La Petite Reine to produce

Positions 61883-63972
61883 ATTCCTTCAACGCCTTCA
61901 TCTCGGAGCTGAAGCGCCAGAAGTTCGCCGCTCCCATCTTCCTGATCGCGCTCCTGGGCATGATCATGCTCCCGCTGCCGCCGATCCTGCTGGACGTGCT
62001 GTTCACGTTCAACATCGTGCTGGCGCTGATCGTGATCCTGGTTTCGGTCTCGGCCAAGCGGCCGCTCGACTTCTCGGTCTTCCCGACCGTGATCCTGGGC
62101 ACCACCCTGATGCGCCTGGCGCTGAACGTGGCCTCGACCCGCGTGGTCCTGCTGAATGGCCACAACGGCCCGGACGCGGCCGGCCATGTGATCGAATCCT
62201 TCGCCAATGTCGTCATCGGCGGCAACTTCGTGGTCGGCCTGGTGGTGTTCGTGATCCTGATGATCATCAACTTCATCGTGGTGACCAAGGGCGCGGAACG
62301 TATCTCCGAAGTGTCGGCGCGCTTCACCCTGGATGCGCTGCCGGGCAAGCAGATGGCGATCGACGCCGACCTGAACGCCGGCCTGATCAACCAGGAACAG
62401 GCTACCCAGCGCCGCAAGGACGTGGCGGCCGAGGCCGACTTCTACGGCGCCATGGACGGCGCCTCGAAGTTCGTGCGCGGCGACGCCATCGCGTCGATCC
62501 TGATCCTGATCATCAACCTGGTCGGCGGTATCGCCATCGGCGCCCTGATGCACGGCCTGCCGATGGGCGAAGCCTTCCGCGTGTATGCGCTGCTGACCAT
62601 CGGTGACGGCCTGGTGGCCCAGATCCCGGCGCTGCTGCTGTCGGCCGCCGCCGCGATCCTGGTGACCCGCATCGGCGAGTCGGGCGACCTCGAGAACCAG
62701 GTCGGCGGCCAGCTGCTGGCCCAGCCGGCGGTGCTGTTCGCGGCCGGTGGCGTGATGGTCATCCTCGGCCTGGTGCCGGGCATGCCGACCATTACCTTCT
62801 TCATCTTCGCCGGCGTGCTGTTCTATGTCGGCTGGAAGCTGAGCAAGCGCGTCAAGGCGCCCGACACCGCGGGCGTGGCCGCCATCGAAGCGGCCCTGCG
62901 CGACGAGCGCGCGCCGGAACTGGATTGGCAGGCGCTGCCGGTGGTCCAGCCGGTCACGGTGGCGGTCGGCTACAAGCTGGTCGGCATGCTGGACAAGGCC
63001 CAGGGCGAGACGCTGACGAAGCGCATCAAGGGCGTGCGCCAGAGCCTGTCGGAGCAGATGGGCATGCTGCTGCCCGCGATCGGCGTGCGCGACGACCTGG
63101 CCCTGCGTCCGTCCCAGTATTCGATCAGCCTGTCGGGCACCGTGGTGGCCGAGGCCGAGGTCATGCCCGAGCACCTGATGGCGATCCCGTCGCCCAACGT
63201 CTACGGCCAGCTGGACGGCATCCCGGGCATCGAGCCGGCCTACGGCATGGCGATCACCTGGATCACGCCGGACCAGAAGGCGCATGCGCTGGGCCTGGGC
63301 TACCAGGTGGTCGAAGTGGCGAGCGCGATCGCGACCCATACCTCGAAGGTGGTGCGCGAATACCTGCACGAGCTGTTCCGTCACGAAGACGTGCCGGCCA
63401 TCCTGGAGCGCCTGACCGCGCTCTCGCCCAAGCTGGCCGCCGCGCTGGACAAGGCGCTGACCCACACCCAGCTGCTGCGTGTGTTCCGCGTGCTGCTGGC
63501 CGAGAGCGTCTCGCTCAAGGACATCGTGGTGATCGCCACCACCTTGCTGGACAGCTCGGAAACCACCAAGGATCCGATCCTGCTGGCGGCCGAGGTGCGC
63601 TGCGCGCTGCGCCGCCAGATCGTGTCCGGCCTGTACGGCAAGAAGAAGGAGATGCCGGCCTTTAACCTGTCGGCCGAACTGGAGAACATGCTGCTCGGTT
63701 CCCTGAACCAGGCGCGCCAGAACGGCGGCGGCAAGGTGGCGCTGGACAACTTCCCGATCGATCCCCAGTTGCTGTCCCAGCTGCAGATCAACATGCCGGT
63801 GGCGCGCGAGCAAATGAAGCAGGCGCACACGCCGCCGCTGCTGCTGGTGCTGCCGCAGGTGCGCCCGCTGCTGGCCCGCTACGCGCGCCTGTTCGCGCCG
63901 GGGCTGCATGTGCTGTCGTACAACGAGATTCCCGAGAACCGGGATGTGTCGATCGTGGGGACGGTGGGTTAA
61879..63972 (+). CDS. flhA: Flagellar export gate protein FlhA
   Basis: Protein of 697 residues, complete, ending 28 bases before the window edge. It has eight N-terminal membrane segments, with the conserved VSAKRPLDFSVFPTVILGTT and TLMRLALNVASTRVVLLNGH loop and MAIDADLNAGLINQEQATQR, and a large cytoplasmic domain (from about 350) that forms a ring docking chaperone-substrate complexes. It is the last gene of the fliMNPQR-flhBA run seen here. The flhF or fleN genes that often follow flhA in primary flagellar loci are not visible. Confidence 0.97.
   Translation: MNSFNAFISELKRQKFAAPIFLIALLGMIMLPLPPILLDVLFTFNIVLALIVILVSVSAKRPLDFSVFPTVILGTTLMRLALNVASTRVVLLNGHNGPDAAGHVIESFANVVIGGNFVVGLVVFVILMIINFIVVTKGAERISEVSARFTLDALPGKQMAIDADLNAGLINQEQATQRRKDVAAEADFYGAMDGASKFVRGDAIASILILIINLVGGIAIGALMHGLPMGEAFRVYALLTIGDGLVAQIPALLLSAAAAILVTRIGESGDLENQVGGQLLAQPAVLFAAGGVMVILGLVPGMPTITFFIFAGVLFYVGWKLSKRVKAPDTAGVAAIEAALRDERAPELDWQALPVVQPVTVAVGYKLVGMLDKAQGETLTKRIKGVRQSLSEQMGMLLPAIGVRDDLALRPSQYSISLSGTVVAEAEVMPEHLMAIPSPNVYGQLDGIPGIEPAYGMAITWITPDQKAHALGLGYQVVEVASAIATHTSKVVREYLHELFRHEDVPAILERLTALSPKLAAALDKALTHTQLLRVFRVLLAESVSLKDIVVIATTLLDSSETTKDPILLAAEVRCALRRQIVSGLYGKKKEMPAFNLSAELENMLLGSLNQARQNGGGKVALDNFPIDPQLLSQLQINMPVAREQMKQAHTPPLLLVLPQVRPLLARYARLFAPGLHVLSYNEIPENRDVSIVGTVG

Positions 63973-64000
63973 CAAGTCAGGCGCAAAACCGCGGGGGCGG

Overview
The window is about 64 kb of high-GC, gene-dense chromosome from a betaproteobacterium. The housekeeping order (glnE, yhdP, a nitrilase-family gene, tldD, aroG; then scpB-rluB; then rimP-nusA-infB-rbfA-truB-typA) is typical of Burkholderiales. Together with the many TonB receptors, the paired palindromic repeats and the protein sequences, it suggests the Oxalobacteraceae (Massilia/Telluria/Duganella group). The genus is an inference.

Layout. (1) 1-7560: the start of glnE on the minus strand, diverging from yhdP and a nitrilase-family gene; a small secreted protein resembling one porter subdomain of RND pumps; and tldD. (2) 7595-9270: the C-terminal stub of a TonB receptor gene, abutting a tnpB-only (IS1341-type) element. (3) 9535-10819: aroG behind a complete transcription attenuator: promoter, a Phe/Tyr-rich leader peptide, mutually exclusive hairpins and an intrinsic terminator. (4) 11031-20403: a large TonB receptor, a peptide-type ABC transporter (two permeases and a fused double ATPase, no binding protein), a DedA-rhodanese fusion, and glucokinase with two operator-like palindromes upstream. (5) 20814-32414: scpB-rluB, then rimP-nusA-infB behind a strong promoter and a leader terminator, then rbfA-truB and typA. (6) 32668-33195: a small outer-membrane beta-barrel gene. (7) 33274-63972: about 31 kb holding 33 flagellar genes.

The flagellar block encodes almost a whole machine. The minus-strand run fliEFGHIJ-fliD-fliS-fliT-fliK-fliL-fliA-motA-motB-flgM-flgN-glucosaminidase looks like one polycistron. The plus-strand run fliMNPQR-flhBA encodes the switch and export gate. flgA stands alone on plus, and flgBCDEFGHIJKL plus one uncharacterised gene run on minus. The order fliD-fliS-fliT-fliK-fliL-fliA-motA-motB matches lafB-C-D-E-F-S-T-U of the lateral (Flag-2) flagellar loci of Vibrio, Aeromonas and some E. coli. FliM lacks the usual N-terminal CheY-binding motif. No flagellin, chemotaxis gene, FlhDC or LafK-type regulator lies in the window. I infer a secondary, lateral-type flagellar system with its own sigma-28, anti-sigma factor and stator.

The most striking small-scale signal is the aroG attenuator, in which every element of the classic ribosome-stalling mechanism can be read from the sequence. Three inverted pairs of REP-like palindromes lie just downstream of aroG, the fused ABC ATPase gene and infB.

producer Andrew Mason to evaluate shooting opportunities. “We could bring three-to-four huge movies to shoot over 18 to 24 months at the same studio,” Langmann said. “Cavalier,” Czech novelist Perutz’s identity drama, was published by in 1936. Set in 1701, it centers around a battlefield identity swap between a courageous low-born soldier and callous aristocrat. La Petite Reine held a 17-minute promo screening of the two-part “Public Enemy Number One,” which generated positive word-of-mouth on the Croisette. Directed by Jean-Francois Richet, “Public Enemy” stars Vincent Cassel as Jacques Mesrine, France’s legendary bank robber, penitentiary escapee and social rebel, gunned down in his car in 1979. “Public Enemy” is budgeted at $72 million and is set in France, Canada, the U.S. Spain, the U.K. and Algeria. “Public Enemy Number One Part 1: The Origins” will bow Oct. 22 in France, he said. The second will most probably follow closely. Although “Public Enemy’s” sales campaign kicks off at Cannes, with Gregoire Melin’s Kinology handling international, “Public Enemy” has pre-sold to Russia (Top Film), Greece (Proptiko), Poland (Monolith), Turkey (TMC) and Romania (Mediapro).
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